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5. Hassan, A.E.: Predicting faults based on complexity of code change. In: Proceedings of the 31st International Conference on Software Engineering, pp. 78–88. Vancover, Canada (2009) 6. Hassan, A.E., Holt, R.C.: Studying the chaos in code development. In Proceedings of 10th Working Conference on Reverse Engineering (2003) 7. Hassan, A.E., Holt, R.C.: The chaos of software development. In: Proceedings of the 6th IEEE International Workshop on Principles of Software Evolution (2003) 8. Hassan, A.E., Holt, R.C.: The top ten list: dynamic fault prediction. In: Proceedings of ICSM, pp. 263–272. (2005) 9. Kapur, J.N.,: Generalized entropy of order α and β. The Maths Semi, pp. 79–84. (1967) 10. Kapur, P.K., Chanda, U., Kumar, V.: Dynamic allocation of testing effort when testing and debugging are done concurrently. Commun. Depend. Qual. Management 13(3), 14–28 (2010) 11. Kapur, P.K., Pham, H., Chanda, U., Kumar, V.: Optimal allocation of testing effort during testing and debugging phases: a control theoretic approach. Int. J. Syst. Sci. 44(9), 1639–1650 (2013) 12. Kapur, P.K., Singh, J.N.P., Sachdeva, N., Kumar, V.: Application of multi attribute utility theory in multiple releases of software. In: International Conference on Reliability, Infocom Technologies and Optimization, pp. 123–132. (2013) 13. Kaur, A., Kaur, K., Chopra, D.: An empirical study of software entropy based bug prediction using machine learning. Int. J. Syst Assur. Eng. Manage. 599–616 (2017) 14. Kaur, A., Chopra, D.: Entropy Churn metrics for fault prediction in software systems. Entropy (2018) 15. Kumari, M., Misra, A., Misra, S., Sanz, L., Damasevicius, R., Singh, V.: Quantity quality evaluation of software products by considering summary and comments entropy of a reported bug. Entropy (2019) 16. Pachauri, B., Kumar, A., Dhar, J.: Modeling optimal release policy under fuzzy paradigm in imperfect debugging environment. Elsevier, (2013). 10.1016/j.infsof.2013.06.001 17. Peng, R., Li, Y.F., Zhang, W.J., Hu, Q.P.: Testing effort dependent software reliability model for imperfect debugging process considering both detection and correction. Reliability Eng. Syst. Saf 126, 37–43 (2014) 18. Shannon, C.E.: A Mathematical Theory of Communication. Bell Syst. Tech. J. 27(379–423), 623–656 (1948) 19. Singh, V.B., Chaturvedi, K. K.: Entropy based bug prediction using support vector regression. In: Proceedings of 12th International Conference on Intelligent Systems Design and Applications during 27–29 Nov. 2012 at CUSAT, Kochi (India). IEEE Explore, pp. 746–751. (2012) 20. Singh, V.B., Chaturvedi, K.K.: Improving the quality of software by quantifying the code change metric and predicting the bugs. In: Murgante, B., et al. (eds.) ICCSA 2013, Part II, LNCS 7972, pp. 408–426. Springer, Berlin, Heidelberg (2013) 21. Singh, V.B., Chaturvedi, K.K., Khatri, S.K., Kumar, V.: Bug prediction modelling using complexity of code changes. Int. J. Syst Assur. Eng. Management 6(1), 44–60 (2014)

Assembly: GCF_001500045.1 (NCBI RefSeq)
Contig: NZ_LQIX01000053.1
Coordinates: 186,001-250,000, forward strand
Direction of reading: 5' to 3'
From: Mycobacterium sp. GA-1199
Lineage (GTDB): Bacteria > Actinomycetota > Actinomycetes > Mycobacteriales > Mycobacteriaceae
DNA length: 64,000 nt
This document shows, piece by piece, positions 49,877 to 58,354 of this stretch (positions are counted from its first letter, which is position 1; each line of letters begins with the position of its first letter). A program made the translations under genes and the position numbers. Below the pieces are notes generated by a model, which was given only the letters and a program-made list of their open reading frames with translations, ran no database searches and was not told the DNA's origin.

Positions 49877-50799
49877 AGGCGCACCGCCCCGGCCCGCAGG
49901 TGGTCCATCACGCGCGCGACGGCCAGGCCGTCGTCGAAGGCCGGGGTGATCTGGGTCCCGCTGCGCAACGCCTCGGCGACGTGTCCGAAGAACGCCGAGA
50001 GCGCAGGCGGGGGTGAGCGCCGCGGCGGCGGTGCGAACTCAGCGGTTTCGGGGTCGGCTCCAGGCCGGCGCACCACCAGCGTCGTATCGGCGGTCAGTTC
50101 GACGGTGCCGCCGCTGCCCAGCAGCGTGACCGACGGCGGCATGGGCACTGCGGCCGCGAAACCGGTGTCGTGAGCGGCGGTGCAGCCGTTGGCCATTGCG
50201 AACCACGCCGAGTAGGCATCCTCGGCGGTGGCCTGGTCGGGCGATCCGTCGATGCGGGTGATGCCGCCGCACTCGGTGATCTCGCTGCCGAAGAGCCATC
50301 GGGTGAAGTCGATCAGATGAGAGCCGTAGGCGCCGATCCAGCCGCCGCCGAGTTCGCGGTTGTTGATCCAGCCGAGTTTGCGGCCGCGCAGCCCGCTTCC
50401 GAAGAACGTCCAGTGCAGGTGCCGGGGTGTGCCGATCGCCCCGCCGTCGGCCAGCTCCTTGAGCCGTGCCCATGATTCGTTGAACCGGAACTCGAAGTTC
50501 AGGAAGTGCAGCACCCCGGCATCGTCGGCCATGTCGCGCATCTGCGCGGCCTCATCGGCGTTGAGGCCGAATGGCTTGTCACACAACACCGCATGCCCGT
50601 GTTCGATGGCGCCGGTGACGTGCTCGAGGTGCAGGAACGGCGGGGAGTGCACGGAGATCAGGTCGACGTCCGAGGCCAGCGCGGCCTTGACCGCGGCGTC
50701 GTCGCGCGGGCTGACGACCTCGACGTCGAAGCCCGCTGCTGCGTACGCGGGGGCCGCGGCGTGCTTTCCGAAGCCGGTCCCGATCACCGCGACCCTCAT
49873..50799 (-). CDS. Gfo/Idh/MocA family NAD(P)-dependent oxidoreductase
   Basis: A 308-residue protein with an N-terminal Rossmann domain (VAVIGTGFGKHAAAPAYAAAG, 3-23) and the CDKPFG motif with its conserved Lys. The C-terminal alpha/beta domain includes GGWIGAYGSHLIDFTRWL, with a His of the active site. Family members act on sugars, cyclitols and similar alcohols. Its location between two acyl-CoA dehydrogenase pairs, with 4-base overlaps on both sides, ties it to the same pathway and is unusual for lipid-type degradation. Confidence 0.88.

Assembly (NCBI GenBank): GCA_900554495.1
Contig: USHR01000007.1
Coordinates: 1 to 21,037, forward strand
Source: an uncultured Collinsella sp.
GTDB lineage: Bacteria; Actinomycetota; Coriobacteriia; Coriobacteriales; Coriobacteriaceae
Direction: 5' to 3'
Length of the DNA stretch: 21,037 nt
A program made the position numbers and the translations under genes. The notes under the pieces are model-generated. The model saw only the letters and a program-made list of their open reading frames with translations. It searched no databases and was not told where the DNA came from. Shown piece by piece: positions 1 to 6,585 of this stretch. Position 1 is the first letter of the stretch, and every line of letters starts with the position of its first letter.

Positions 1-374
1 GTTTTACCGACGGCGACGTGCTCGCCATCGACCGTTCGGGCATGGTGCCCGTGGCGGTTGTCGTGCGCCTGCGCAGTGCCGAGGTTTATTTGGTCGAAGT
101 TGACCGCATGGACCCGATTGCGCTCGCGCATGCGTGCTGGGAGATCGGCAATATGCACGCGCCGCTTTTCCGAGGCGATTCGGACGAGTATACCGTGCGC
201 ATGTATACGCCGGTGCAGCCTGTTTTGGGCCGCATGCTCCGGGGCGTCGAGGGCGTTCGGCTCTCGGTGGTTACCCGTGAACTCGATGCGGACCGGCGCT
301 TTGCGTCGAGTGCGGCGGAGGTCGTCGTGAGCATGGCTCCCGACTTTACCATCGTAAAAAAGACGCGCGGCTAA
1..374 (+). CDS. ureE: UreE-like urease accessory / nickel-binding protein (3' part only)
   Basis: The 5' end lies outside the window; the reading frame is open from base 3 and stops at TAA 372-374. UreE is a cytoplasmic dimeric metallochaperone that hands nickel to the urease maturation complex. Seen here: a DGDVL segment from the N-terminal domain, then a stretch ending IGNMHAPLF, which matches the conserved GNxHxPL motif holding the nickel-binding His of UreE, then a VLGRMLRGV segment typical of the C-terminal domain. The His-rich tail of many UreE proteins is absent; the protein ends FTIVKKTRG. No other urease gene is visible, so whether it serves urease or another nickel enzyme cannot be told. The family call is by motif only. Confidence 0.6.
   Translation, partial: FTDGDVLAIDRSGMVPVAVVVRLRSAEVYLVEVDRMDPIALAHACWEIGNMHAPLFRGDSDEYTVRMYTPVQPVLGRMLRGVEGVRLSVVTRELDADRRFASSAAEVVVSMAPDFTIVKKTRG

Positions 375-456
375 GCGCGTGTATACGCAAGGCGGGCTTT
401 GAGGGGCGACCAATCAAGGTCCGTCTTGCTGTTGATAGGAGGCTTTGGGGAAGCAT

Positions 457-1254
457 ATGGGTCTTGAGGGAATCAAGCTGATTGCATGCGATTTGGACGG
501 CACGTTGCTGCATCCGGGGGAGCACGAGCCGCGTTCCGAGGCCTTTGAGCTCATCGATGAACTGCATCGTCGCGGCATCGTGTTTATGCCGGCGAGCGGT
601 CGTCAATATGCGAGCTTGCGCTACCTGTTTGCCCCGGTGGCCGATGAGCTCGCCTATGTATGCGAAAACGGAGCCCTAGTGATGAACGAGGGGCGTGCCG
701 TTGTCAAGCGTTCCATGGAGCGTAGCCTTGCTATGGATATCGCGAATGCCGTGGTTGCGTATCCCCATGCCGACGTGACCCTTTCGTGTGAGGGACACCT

TRANSPR—Transforming Public Accountability Through Blockchain Technology P. R. Sriram, N. J. Subhashruthi, M. Muthu Manikandan, Karthik Gopalan, and Sriram Kaushik

Abstract To ameliorate the deplorable state of public infrastructure construction in growing and underdeveloped countries, and eliminating the rampant corruption involved in them is the primary objective of this research work. We propose to achieve this objective by bringing enhanced transparency in public sector projects. This project aims to deploy a system that would capture all bids for public infrastructure projects on the blockchain. All activities on the project, from the call for tender, procurement of material, choice of contractor, the status of work will be stored on the blockchain. By opening up the blockchain to the public it would be a fully transparent interface. Since the data is stored on the blockchain, it is immutable and every update can be traced to the person who made the update and can be independently verified. By publicly disclosing the status of infrastructure and government projects, a greater degree of accountability can be unlocked. To facilitate this, we propose a methodology called TRANSPR, a concord-based blockchain network. The design of the system is laid out, and the mechanism by which the system maintains state would be elaborated. The coin distribution process will also be detailed, and the formulae would be laid out. As the system is consensus—based, new blocks are established by consensus decisions and not mining. Since there is no mining or documentation